Solution: Initially let us assume that C.O.M is at point C which is r_{1} & r_{2} distance apart from mass m_{1} & m_{2} respectively as shown in the figure
from relation m_{1} r_{1} = m_{2} r_{2}
⇒ (1) r_{1} = 2r_{2}
Now 2kg is displaced 10 m rightwards then we assume that 1 kg is displaced x m leftward to move the C.O.M 2m rightwards.
So from relation m_{1}r_{1}' = m_{2}r_{2}'
⇒ 1 (x + r_{1} + 2) = 2 (10 + r_{2}  2)
⇒ x + r_{1} + 2 = 20 + 2r_{2}  4 ...(ii)
from eq. (i) & (ii) x = 14 m (leftwards).
Q5. Three particles of mass 1 kg, 2 kg, and 3 kg are placed at the corners A, B and C respectively of an equilateral triangle ABC of edge 1 m. Find the distance of their centre of mass from A.
Solution: Assume that 1 kg mass is placed at the origin as shown in the figure
Coordinate of A = (0, 0)
Coordinate of B = (1 cos60°,1 sin60°) =
Coordinate of C = (1, 0)
Position of centre of mass
Distance of C.O.M from point
For continuous mass distribution, the centre of mass can be located by replacing the summation sign with an integral sign. Proper limits for the integral are chosen according to the situation
= M (mass of the body)
here x, y, z in the numerator of the eq. (i) is the coordinate of the centre of mass of the dm mass.
=
Note :
 If an object has symmetric mass distribution about x axis then y coordinate of COM is zero and viceversa.
Semicircular Plate
Here's a comprehensive table that compiles the values of centre of mass (COM) coordinates for all the important figures, in Cartesian coordinates, suitable for objectivetype questions in NEET :
To find the coordinates of the centre of mass of a body after a portion of it is removed, we can consider the body and the removed part as two separate masses and then use the principle of superposition for the centre of mass. Let's assume we know the coordinates of the centre of mass of the original body (x_{original}, y_{original}) before any mass is removed and the coordinates of the centre of mass of the removed portion (x_{1},y_{1}). The mass of the original body is m, and the mass of the removed portion is m_{1}. The task is to find the coordinates of the new centre of mass of the remaining body (x_{new},y_{new}).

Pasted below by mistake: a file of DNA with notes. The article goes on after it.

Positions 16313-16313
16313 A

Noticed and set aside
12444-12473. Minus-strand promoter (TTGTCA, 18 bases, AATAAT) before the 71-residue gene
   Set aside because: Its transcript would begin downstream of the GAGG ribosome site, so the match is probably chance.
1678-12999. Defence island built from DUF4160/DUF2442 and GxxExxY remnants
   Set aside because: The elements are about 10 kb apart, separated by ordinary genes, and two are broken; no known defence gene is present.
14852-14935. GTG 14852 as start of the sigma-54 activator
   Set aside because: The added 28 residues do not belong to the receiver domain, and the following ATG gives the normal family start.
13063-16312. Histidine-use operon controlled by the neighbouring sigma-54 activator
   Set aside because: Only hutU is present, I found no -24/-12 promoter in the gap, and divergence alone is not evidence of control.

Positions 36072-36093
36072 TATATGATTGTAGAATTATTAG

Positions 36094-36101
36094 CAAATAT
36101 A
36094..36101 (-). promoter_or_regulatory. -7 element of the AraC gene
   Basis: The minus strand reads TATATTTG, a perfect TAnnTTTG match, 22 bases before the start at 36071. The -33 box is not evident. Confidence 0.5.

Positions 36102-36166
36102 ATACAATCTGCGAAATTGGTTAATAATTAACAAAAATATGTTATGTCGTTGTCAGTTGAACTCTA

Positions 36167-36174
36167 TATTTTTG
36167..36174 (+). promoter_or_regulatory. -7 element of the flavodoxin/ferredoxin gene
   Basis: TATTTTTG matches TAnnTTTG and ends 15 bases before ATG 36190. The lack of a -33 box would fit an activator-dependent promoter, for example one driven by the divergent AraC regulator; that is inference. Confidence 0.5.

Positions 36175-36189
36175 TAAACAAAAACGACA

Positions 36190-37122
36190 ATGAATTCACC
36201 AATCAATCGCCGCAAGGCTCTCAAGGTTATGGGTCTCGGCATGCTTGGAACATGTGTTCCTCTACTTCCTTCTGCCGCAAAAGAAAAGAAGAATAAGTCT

The formula for the new centre of mass, considering the original body and the removed portion as a system, is:Note that this approach assumes you can treat the mass distribution of both the original body and the removed portion as being concentrated at their respective centres of mass.
Q6. A rectangular sheet of metal has dimensions of 4 m by 3 m and a uniform mass of 24 kg. A square piece of side 1 m is cut out from one of the corners of the sheet. Find the coordinates of the centre of mass of the remaining sheet if the original centre of mass of the whole sheet was at the geometric centre. Assume the sheet and the cutout piece have uniform thickness and density.
Solution:
Dimensions of the rectangular sheet: 4 m x 3 m
Mass of the rectangular sheet (m): 24 kg
Dimensions of the cutout square: 1 m x 1 m
Mass of the cutout square (m_{1}): Since the area of the cutout square is 1/12 of the total area, its mass is (1/12)×24kg=2kg.
The original centre of mass of the rectangular sheet (x_{original},y_{original}): (2 m, 1.5 m), the geometric centre of the sheet.
Since the square is cut from one of the corners, its centre of mass will be at the midpoint of the square. Assuming the bottom left corner of the rectangle as the origin (0,0), the centre of mass of the square is at (0.5m,0.5m).
The new centre of mass of the remaining metal sheet, after a square piece is cut out from one of the corners, is approximately
(2.14 m, 1.59 m) from the original bottom left corner.
(r_{COM}) with respect to time. The position of the centre of mass is given by:
Differentiating both sides with respect to time gives:
Following the velocity of the centre of mass, the acceleration of the centre of mass (a_{COM}) is the rate of change of v_{COM} with respect to time. Thus:
Q7. A car of mass 1500 kg is moving east with a speed of 20 m/s, and a truck of mass 3000 kg is moving west with a speed of 10 m/s. Find the velocity of the centre of mass of the system.
Solution:
Q8. Two particles, one of mass 3 kg and the other of mass 2 kg, are moving along the xaxis. If the 3 kg mass has a velocity of 4 m/s to the right and the 2 kg mass has a velocity of 3 m/s to the left, what is the velocity of the centre of mass?
Solution:
118 videos470 docs189 tests

1. What is the concept of Centre of Mass? 
2. How do you find the Centre of Mass of a system of 'n' particles? 
3. How do you determine the Centre of Mass of a uniform rod? 
4. What is the Centre of Mass of a uniform semicircular plate? 
5. How does the motion of the Centre of Mass change after partial removal of a system's mass? 
118 videos470 docs189 tests